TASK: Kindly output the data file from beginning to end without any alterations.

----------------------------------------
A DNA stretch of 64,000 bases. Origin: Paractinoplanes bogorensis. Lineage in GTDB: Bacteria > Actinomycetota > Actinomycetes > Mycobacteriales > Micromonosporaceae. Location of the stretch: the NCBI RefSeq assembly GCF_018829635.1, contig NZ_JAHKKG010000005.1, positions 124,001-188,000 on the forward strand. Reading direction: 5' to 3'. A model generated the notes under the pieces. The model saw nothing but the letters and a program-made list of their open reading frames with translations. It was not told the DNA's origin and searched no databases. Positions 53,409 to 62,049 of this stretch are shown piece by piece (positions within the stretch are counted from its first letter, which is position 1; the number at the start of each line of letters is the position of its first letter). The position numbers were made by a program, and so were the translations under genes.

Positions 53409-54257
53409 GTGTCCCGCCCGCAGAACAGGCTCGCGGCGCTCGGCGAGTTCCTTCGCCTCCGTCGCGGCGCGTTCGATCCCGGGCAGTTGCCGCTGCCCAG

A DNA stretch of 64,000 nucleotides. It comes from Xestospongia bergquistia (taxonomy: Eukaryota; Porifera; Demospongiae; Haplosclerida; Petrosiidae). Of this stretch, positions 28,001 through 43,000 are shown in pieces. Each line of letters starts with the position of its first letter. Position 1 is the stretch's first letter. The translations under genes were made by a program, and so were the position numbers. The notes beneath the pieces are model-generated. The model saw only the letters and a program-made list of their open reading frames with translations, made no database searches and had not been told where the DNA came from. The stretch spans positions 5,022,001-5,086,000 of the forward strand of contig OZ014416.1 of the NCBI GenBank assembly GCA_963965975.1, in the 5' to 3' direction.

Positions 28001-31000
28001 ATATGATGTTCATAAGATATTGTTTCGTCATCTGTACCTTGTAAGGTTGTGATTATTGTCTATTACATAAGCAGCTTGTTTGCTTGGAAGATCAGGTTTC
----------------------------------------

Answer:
A DNA stretch of 64,000 bases. Origin: Paractinoplanes bogorensis. Lineage in GTDB: Bacteria > Actinomycetota > Actinomycetes > Mycobacteriales > Micromonosporaceae. Location of the stretch: the NCBI RefSeq assembly GCF_018829635.1, contig NZ_JAHKKG010000005.1, positions 124,001-188,000 on the forward strand. Reading direction: 5' to 3'. A model generated the notes under the pieces. The model saw nothing but the letters and a program-made list of their open reading frames with translations. It was not told the DNA's origin and searched no databases. Positions 53,409 to 62,049 of this stretch are shown piece by piece (positions within the stretch are counted from its first letter, which is position 1; the number at the start of each line of letters is the position of its first letter). The position numbers were made by a program, and so were the translations under genes.

Positions 53409-54257
53409 GTGTCCCGCCCGCAGAACAGGCTCGCGGCGCTCGGCGAGTTCCTTCGCCTCCGTCGCGGCGCGTTCGATCCCGGGCAGTTGCCGCTGCCCAG

A DNA stretch of 64,000 nucleotides. It comes from Xestospongia bergquistia (taxonomy: Eukaryota; Porifera; Demospongiae; Haplosclerida; Petrosiidae). Of this stretch, positions 28,001 through 43,000 are shown in pieces. Each line of letters starts with the position of its first letter. Position 1 is the stretch's first letter. The translations under genes were made by a program, and so were the position numbers. The notes beneath the pieces are model-generated. The model saw only the letters and a program-made list of their open reading frames with translations, made no database searches and had not been told where the DNA came from. The stretch spans positions 5,022,001-5,086,000 of the forward strand of contig OZ014416.1 of the NCBI GenBank assembly GCA_963965975.1, in the 5' to 3' direction.

Positions 28001-31000
28001 ATATGATGTTCATAAGATATTGTTTCGTCATCTGTACCTTGTAAGGTTGTGATTATTGTCTATTACATAAGCAGCTTGTTTGCTTGGAAGATCAGGTTTC